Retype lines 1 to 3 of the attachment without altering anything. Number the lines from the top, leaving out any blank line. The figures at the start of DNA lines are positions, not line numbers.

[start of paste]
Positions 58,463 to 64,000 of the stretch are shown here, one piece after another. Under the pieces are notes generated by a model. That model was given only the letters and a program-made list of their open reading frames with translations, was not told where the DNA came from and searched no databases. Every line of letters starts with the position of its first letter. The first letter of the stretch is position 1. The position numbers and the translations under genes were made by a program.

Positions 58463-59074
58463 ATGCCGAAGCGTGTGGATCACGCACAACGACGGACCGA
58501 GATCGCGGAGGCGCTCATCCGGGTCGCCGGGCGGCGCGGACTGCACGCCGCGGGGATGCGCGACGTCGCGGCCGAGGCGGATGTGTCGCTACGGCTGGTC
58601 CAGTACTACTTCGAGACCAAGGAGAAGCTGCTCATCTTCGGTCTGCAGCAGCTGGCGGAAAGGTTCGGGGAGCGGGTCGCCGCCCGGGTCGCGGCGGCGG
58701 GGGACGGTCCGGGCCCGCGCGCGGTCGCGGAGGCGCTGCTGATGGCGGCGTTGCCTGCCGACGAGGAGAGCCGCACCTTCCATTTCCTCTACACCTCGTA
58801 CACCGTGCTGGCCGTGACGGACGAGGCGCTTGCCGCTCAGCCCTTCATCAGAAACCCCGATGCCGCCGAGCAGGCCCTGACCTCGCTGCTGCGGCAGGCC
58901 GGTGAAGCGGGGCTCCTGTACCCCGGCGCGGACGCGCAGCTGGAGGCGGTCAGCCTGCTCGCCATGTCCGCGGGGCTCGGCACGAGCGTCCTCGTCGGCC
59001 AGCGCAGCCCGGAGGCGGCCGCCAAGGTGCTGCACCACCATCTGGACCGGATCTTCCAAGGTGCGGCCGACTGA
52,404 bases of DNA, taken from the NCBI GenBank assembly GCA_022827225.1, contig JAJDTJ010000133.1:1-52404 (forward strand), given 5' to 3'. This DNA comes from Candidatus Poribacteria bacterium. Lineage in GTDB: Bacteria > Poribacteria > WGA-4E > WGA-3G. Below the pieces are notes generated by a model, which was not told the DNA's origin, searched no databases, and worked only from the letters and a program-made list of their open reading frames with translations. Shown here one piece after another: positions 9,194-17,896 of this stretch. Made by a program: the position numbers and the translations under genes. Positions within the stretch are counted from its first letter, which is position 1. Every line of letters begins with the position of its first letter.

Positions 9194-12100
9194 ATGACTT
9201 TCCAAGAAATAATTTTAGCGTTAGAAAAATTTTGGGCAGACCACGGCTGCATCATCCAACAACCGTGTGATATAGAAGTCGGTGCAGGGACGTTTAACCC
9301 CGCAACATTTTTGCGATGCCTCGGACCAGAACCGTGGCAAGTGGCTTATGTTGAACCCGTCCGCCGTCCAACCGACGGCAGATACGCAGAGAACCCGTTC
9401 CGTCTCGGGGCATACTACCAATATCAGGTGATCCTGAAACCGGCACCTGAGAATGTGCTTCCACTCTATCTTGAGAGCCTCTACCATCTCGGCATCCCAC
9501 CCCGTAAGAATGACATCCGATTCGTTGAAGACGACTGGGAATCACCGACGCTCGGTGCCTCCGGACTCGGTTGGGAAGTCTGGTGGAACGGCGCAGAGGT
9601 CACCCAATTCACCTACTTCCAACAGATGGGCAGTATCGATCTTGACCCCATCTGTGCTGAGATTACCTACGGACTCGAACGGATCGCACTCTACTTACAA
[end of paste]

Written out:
Positions 58,463 to 64,000 of the stretch are shown here, one piece after another. Under the pieces are notes generated by a model. That model was given only the letters and a program-made list of their open reading frames with translations, was not told where the DNA came from and searched no databases. Every line of letters starts with the position of its first letter. The first letter of the stretch is position 1. The position numbers and the translations under genes were made by a program.

Positions 58463-59074
58463 ATGCCGAAGCGTGTGGATCACGCACAACGACGGACCGA